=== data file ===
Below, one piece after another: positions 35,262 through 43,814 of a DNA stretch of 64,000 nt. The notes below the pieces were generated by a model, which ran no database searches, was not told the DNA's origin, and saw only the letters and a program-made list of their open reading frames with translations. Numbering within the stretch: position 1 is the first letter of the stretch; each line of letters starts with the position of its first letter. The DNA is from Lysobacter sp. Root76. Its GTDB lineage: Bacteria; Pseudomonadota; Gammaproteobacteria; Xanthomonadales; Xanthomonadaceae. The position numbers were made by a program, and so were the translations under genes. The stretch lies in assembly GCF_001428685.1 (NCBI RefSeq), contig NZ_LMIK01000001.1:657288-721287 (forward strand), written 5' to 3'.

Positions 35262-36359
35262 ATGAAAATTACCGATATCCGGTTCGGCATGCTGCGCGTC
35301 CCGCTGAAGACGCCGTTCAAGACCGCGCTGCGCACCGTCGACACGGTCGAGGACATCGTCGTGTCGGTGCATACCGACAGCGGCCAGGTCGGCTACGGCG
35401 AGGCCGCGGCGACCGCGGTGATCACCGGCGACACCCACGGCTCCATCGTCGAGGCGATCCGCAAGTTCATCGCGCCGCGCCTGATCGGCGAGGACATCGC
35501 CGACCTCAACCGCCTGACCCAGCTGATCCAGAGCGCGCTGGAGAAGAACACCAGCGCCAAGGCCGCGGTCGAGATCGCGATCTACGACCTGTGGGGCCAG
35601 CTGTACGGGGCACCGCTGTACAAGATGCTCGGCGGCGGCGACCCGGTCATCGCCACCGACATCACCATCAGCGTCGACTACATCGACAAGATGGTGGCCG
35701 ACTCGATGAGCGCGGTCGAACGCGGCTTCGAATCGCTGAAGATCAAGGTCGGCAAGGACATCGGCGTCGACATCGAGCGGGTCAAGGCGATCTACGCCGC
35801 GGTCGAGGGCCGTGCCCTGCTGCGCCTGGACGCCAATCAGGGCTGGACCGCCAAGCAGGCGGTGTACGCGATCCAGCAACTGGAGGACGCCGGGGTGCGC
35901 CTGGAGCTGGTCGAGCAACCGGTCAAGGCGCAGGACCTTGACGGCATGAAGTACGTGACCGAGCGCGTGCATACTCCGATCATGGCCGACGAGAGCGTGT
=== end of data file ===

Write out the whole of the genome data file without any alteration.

Below, one piece after another: positions 35,262 through 43,814 of a DNA stretch of 64,000 nt. The notes below the pieces were generated by a model, which ran no database searches, was not told the DNA's origin, and saw only the letters and a program-made list of their open reading frames with translations. Numbering within the stretch: position 1 is the first letter of the stretch; each line of letters starts with the position of its first letter. The DNA is from Lysobacter sp. Root76. Its GTDB lineage: Bacteria; Pseudomonadota; Gammaproteobacteria; Xanthomonadales; Xanthomonadaceae. The position numbers were made by a program, and so were the translations under genes. The stretch lies in assembly GCF_001428685.1 (NCBI RefSeq), contig NZ_LMIK01000001.1:657288-721287 (forward strand), written 5' to 3'.

Positions 35262-36359
35262 ATGAAAATTACCGATATCCGGTTCGGCATGCTGCGCGTC
35301 CCGCTGAAGACGCCGTTCAAGACCGCGCTGCGCACCGTCGACACGGTCGAGGACATCGTCGTGTCGGTGCATACCGACAGCGGCCAGGTCGGCTACGGCG
35401 AGGCCGCGGCGACCGCGGTGATCACCGGCGACACCCACGGCTCCATCGTCGAGGCGATCCGCAAGTTCATCGCGCCGCGCCTGATCGGCGAGGACATCGC
35501 CGACCTCAACCGCCTGACCCAGCTGATCCAGAGCGCGCTGGAGAAGAACACCAGCGCCAAGGCCGCGGTCGAGATCGCGATCTACGACCTGTGGGGCCAG
35601 CTGTACGGGGCACCGCTGTACAAGATGCTCGGCGGCGGCGACCCGGTCATCGCCACCGACATCACCATCAGCGTCGACTACATCGACAAGATGGTGGCCG
35701 ACTCGATGAGCGCGGTCGAACGCGGCTTCGAATCGCTGAAGATCAAGGTCGGCAAGGACATCGGCGTCGACATCGAGCGGGTCAAGGCGATCTACGCCGC
35801 GGTCGAGGGCCGTGCCCTGCTGCGCCTGGACGCCAATCAGGGCTGGACCGCCAAGCAGGCGGTGTACGCGATCCAGCAACTGGAGGACGCCGGGGTGCGC
35901 CTGGAGCTGGTCGAGCAACCGGTCAAGGCGCAGGACCTTGACGGCATGAAGTACGTGACCGAGCGCGTGCATACTCCGATCATGGCCGACGAGAGCGTGT